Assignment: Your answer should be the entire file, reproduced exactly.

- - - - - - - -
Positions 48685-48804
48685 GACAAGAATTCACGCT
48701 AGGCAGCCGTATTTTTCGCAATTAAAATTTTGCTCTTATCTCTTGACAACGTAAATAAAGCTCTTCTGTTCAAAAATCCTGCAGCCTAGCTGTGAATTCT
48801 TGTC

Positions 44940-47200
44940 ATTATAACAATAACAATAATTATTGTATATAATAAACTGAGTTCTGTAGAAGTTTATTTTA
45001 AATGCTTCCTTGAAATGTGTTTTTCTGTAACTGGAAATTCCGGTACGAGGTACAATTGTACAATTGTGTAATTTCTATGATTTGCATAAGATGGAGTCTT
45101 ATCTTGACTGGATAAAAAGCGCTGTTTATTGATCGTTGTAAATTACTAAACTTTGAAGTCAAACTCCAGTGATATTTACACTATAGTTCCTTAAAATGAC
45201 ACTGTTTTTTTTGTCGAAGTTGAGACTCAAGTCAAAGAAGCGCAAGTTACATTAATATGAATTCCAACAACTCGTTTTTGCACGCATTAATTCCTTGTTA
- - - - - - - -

Positions 48685-48804
48685 GACAAGAATTCACGCT
48701 AGGCAGCCGTATTTTTCGCAATTAAAATTTTGCTCTTATCTCTTGACAACGTAAATAAAGCTCTTCTGTTCAAAAATCCTGCAGCCTAGCTGTGAATTCT
48801 TGTC

Positions 44940-47200
44940 ATTATAACAATAACAATAATTATTGTATATAATAAACTGAGTTCTGTAGAAGTTTATTTTA
45001 AATGCTTCCTTGAAATGTGTTTTTCTGTAACTGGAAATTCCGGTACGAGGTACAATTGTACAATTGTGTAATTTCTATGATTTGCATAAGATGGAGTCTT
45101 ATCTTGACTGGATAAAAAGCGCTGTTTATTGATCGTTGTAAATTACTAAACTTTGAAGTCAAACTCCAGTGATATTTACACTATAGTTCCTTAAAATGAC
45201 ACTGTTTTTTTTGTCGAAGTTGAGACTCAAGTCAAAGAAGCGCAAGTTACATTAATATGAATTCCAACAACTCGTTTTTGCACGCATTAATTCCTTGTTA